LVS CEO, Sheldon Adelson, vigorously denies allegationsJuly 09, 2012 8:21 PM by Ray Poirier
Allegations that he was promoting prostitutions at his Macau casino or that he violated the Foreign Corrupt Practices Act (FCPA) were vigorously denied by billionaire Sheldon Adelson, chairman and CEO of Las Vegas Sands Corp. (LVS) in an interview with Steven Bertoni of Forbes.
The allegations were made by former Sands China executive Steve Jacobs in a lawsuit filed against his former employer.
“There isn’t a shred of evidence,” said Adelson. “I’ll bet anyone a thousand to one that there will be no fire under the smoke that he’s (Jacobs) blowing. I f someone wants to put up a million they can hope to win one billion – but that won’t happen because there isn’t a breach of FCPA. Not even a hint,” said Adelson defiantly.
In his latest court filing, Jacobs charges that the Sands is withholding thousands of documents from the court, including emails that outline a formal strategy to promote prostitution (which is legal in Macau) and loan sharks in its Macau casinos.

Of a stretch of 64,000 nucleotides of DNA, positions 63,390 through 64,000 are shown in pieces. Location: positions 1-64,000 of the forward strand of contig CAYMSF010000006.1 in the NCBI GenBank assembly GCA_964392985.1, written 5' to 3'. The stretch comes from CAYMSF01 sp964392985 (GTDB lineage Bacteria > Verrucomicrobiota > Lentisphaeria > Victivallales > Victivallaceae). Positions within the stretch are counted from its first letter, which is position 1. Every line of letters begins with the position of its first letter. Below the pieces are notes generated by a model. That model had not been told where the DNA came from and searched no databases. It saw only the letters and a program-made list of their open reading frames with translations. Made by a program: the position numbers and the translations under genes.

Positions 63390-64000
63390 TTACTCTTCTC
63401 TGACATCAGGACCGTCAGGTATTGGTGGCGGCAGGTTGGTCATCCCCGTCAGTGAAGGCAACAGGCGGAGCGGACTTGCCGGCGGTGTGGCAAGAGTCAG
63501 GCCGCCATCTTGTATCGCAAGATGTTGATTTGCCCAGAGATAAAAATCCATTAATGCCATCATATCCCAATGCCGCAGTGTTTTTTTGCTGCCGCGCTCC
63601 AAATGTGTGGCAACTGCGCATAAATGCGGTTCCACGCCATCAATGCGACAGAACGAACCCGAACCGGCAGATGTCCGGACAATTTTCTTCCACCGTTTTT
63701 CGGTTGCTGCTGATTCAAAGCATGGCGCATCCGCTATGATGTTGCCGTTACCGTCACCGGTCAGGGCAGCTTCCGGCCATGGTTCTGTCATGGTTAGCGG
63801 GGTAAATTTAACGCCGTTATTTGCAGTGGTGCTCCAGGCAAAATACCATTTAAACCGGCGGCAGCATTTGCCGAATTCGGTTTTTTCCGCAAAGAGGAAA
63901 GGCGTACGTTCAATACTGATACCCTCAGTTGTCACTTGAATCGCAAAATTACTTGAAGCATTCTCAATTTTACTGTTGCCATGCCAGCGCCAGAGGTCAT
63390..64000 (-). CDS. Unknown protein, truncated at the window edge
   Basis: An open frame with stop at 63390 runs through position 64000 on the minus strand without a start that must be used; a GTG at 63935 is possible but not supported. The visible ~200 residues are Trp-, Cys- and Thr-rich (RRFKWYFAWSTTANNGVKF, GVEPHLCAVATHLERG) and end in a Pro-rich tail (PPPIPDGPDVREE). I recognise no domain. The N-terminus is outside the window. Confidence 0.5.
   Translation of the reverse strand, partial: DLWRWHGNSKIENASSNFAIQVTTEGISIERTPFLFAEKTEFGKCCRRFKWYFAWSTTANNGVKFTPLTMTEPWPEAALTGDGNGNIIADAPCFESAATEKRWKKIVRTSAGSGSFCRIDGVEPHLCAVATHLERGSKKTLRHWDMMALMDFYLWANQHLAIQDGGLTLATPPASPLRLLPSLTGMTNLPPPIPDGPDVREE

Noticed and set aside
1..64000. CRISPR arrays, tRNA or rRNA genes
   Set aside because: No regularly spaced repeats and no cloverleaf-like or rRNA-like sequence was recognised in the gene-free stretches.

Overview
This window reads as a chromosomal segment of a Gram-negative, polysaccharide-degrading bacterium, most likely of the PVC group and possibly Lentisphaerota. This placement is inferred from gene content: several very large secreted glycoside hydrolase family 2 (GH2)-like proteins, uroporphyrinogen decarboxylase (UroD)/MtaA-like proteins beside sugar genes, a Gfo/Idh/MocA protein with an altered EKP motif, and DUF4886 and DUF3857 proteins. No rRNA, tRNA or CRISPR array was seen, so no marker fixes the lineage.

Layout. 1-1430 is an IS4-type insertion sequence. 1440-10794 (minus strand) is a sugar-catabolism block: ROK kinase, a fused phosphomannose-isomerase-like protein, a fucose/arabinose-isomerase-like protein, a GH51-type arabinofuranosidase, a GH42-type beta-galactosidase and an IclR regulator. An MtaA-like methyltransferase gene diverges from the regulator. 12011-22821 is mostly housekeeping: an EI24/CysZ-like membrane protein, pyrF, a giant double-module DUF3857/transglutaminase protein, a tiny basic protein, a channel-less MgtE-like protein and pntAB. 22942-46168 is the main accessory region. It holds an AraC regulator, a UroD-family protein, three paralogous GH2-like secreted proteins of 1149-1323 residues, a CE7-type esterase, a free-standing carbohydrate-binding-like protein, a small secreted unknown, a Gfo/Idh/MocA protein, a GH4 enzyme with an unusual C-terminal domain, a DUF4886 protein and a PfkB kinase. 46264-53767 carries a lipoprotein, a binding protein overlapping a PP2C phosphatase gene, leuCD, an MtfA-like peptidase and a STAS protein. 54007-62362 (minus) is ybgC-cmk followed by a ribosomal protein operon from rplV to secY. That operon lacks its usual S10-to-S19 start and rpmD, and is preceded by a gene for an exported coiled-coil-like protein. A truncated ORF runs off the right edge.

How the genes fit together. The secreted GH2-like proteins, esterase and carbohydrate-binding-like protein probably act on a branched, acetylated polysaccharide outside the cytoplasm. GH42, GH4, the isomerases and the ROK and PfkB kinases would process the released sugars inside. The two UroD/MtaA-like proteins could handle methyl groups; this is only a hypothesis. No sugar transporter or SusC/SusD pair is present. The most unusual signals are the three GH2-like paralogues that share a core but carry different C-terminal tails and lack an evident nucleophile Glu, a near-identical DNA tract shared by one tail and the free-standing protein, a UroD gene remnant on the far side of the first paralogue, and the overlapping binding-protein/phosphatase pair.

Adelson responds that Jacobs is using court documents to publicly embarrass and vilify both him and the company.
Since its opening six months ago, the Harrah’s Atlantic City Waterfront Conference Center has nearly doubled its booked meetings and conventions through 2019 and expects to bring nearly 300,000 conference attendees to Atlantic City.
More than four million people traveled through McCarran International Airport during March, a 5.5 percent increase over March a year ago. It was the airport’s best March total in eight years.
Clark County’s gaming win fell 3.59 percent to $796.69 million during March during the same period a year ago. But the rest of the state did not do any better as the statewide win for March was also 3.04 percent lower at $922.27 million.
Leaders of Connecticut’s two federally recognized Indian tribes have received preliminary assurances from federal officials that gambling agreements with the state would not be jeopardized by the proposed third casino they hope to open.
Massachusetts will collect less gambling tax revenues if two casinos rather than one are allowed to open in its southeastern corner near Rhode Island.
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